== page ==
The comet was faint in the daylight. Its colors bleeding out against the clear blue sky, the orange barely showing against the white of the clouds. But, at night it was a bright beacon of what, no one knew. Many claimed it was the end of days. Others of hope and finally world peace. All Devon knew was that it brought back memories he thought he had long forgotten.
He watched the tail arch across the dark, concave belly of the night sky. The bright pinprick of light sat near the horizon, reaching towards the dark stretch of land hidden by the shadows of the early morning hour. Orange broke free of the tail, lighting up the sky around it, and obscuring the already fading stars. It bled, like a dying ember, into a cool blue that reminded him of too much and at the same time, not enough. The memories were hidden under the ash of a love that had burned too hot, too bright before scorching itself and everything it could touch.
Burns, unlike memories, had a way of sticking around.
Devon sighed out a cloud of smoke. It took the last of the warmth in his body with it; bestowing the heat unto the ever demanding world. A shiver wracked his form, but his mind was thousands of miles away, lost amongst the bitter cold of an Alaskan winter where he had held Julia tight against him. They had been watching the northern lights. Gasping and awing as the green ghost of a wave crested across the sky.
Julia had turned up to him, her comet-tail blue eyes bright and her smile wide.
I love you.
That’s what she had chosen to say. Amongst the majestic forces of their sun bombarding their planet she had uttered those words as if they were a sacred prayer. He had turned her face up to his and had stolen the rest of her words in a meeting of their lips. He had thought they’d be okay. That everything would work out.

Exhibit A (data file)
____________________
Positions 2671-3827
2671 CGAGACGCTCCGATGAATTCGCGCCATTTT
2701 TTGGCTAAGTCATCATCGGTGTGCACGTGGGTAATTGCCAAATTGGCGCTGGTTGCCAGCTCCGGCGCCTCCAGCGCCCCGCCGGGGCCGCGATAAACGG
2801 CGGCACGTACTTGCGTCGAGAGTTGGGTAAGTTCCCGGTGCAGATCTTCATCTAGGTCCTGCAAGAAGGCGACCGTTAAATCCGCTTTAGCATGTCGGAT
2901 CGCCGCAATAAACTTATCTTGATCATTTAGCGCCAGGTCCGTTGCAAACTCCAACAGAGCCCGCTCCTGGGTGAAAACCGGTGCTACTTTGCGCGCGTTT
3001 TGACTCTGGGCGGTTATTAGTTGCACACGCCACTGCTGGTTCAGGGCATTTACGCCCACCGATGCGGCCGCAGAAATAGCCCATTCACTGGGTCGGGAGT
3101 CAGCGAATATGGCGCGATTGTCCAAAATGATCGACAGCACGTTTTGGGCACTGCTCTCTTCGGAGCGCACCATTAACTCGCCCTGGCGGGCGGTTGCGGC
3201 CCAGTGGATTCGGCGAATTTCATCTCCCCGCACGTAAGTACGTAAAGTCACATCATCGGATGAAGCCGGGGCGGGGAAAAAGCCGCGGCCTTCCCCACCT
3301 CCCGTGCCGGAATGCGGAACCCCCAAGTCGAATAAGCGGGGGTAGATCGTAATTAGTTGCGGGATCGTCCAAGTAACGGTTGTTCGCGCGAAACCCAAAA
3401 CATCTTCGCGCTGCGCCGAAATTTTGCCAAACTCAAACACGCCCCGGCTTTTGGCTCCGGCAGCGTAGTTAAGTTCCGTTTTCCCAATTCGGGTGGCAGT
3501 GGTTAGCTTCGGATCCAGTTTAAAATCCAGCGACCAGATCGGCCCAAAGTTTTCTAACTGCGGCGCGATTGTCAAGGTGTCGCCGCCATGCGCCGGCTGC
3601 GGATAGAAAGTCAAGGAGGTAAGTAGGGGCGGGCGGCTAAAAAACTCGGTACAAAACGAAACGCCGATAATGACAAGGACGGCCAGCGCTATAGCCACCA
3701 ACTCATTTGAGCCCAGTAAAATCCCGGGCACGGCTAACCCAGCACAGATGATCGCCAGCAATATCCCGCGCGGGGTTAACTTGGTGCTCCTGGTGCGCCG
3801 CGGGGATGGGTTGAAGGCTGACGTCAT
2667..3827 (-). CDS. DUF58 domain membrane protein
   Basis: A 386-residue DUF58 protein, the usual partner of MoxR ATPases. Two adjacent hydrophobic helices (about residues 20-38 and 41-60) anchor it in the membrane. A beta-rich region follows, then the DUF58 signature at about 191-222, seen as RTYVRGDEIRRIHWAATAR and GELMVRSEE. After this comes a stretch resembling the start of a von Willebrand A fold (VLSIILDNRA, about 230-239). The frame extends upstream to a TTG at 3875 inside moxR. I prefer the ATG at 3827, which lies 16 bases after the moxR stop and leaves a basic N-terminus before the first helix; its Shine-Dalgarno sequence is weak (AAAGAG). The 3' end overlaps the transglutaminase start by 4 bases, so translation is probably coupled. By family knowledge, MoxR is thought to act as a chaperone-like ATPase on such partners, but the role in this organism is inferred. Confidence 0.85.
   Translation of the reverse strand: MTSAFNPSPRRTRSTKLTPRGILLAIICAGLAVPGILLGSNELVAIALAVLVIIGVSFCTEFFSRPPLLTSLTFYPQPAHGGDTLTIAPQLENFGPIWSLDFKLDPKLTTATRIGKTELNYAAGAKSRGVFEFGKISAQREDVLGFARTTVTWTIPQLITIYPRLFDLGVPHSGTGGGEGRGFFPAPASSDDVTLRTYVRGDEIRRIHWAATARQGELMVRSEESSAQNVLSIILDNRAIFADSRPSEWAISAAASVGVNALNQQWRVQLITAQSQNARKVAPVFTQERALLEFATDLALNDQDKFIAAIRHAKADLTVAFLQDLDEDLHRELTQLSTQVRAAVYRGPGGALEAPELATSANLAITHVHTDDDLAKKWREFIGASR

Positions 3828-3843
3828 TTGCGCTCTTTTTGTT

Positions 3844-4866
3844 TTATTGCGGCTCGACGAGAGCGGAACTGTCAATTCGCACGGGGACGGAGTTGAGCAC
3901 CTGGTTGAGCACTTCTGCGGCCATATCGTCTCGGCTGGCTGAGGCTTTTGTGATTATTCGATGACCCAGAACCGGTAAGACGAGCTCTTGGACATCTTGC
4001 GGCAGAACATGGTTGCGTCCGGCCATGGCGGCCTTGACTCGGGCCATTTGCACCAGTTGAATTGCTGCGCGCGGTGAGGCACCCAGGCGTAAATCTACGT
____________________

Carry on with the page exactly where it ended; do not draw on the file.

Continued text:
Devon took another drag on the cigarette. The end smoldered in answer to its larger, brighter cousin. She had left soon after. Too many fights. Banging of doors. Fists meeting walls in anger. She had enough. Never mind that every fight, every word, had been begging her to stay.
His teeth clacked as he breathed the smoke out. It had been five years. Five years since he had come south and tried to forget about her, about the beautiful wilderness that had been his home, and about the scars she had left. Now it was all back. All because of a fucking comet.
He dropped the butt of the cigarette into the dead grass at his feet. It crunched as he rubbed it out with the heel of his boot. He watched as the smoke drifted lazily up from it. The trail stretched into the lightening sky and the comet began to disappear against the approaching dawn. Devon turned back towards the house. Some things were better left in the dark.